He says:

“each portion of matter can be conceived as like a garden full of plants, or like a pond full of fish. But each branch of a plant, each organ of an animal, each drop of its bodily fluids is also a similar garden or a similar pond”

Leibniz famously talks about these Monads as not having any windows…meaning that nothing can come in or go out of these monads. This may be the most important part: These Monads already contain everything that they are using…There is no direct interaction between these monads. There is no, what philosophers would call secondary causation where a monad runs into another monad and something happens or it senses something around it and adapts to it. Just think of how beautiful this concept is:

Each and every thing in the universe has a certain distinctness about it…as an aspect of the universe…it has a certain completely unique concept that it is…and inside of itself…it contains everything that it ever has been, is now or will be at any point in the future. These monads have in them, programmed by God, to Leibniz, a Broadway script. Every beat that they’re going to hit for the duration of the universe. Tomorrow you’re going to be at stage right, dancing around singing Oklahoma! The next day you’re going to be dressed up in a Flamingo costume. But think of this sort of rudimentary script applied to the most fundamental of substances and the sort of assignments they would get.

Now bear with me and think of the implications of this. Let’s say you were one of these spiritual monads…if you are given a Broadway script…part of knowing where on stage you need to be and what lines you need to read and everything like that is knowing where you are going to be in relation to everything else that is going to be onstage. The last thing you want to do in your Flamingo costume is trip over somebody else and face plant off the stage. So even though these monads don’t directly interact with each other, they don’t need to. By knowing their place in this giant cosmic Broadway script, they know exactly where all the other monads are going to be. Each and every monad at each and every point in time understands it’s relationship to everything else in the universe.

The point of all this is that God, to Leibniz, by writing into these monads a complete script of the past, present and future of the universe created the universe in a state of pre-established harmony.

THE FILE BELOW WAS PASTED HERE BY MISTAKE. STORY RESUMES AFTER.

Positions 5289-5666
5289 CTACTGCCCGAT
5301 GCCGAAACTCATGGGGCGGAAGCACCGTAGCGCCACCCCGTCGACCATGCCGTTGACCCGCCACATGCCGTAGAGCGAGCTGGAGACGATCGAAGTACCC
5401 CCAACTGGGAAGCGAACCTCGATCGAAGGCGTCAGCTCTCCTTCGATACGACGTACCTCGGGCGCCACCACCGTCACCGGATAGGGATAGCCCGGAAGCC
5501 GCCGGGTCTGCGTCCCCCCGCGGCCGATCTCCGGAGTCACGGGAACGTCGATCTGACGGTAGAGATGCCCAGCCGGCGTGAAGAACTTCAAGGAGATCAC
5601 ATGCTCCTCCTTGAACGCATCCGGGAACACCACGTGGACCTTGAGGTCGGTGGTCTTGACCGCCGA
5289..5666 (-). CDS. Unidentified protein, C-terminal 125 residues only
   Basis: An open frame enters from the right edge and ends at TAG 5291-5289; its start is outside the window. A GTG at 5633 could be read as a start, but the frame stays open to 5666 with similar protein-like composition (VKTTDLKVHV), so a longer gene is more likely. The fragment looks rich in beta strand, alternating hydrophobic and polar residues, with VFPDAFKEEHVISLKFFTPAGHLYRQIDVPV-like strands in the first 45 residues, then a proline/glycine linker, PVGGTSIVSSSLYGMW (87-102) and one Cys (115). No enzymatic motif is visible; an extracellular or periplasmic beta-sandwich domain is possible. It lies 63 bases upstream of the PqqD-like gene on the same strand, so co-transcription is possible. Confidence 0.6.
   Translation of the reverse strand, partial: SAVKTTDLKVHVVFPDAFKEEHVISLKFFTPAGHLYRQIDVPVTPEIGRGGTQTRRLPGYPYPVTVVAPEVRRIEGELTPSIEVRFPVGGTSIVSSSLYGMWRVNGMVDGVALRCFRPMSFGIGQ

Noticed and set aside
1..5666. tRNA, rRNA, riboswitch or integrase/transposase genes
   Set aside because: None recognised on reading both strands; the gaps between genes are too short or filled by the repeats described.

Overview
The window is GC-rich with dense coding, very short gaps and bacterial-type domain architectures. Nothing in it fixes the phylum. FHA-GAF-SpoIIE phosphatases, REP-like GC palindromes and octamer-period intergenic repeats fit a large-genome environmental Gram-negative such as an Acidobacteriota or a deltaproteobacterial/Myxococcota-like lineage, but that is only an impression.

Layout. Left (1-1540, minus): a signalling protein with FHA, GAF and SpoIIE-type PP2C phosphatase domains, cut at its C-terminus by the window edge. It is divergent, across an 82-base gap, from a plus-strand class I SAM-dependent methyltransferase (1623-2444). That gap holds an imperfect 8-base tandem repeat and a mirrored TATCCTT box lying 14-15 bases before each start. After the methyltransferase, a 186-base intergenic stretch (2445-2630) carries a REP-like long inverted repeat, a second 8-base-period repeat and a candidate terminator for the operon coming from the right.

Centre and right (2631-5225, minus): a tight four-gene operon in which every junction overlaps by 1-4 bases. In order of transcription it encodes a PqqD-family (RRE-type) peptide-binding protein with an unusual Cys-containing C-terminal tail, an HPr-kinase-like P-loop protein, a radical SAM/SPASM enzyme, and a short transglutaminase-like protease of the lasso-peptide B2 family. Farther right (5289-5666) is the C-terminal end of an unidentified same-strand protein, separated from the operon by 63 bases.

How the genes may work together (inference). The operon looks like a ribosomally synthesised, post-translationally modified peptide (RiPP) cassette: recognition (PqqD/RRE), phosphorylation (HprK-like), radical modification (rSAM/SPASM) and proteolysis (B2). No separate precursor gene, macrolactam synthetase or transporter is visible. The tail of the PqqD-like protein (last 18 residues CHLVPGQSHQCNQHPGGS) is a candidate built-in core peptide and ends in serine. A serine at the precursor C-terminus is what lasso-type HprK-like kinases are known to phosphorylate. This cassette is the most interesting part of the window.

“if we could understand the order of the universe well enough, we would find that it surpasses all the wishes of the wisest people, and that it is impossible to make it better than it is — not merely in respect of the whole in general, but also in respect of ourselves in particular”

We’ve probably all heard the famous quote attributed to Leibniz where he says that we are living in the best of all possible worlds. There’s another quote I forget who it’s by but it goes that Optimists believe we are living in the best of all possible worlds…Pessimists believe it may be true.

Now God’s pre-established harmony, the best of all possible worlds…what this means about free-will and determinism and the problem of evil…this is all going to be ironed out on next week’s episode, and if the concept of these Monads is still a little confusing, don’t worry about it…these abstract systems can be kind of hard to fully understand when there aren’t any examples of things that happen in the real world as a result of them. Next week, we’re going to have plenty of them. But right now I want to talk about what this interconnectedness of the universe and this pre-programmed script of the past, present and future has to do with the way we arrive at knowledge as humans.

Because the human mind is a monad…and because every monad has in it a complete explanation of itself and how that relates to everything else in the universe…Leibniz believes that at least, in theory, we can use reason to analyze the relationships between all of these aspects of the universe and arrive at a complete and total web of knowledge.

To use a very crude example, because when it comes to the universe we are talking about many more moving parts…but if you could understand exactly how you related to the concept of cancer…and you could understand how it was connected to every other monad in existence…then you would have a lot of information about it…you would be able to determine it’s cause and ultimately how to destroy it. But practically speaking, even to Leibniz, this is virtually impossible. I mean just think of the number of calculations you would have to do just to make the most simple of connections. There is a varitable infinity of monads just making up your body, how could you ever be able to do the calculations necessary to fully understand how each one interacts with all the others in the universe in the past present and future? For us existing in the world that we live in, it is much more efficient to just run experiments using our senses and through pattern recognition try to arrive at a conclusion about what causes or heals cancer based on way less trials.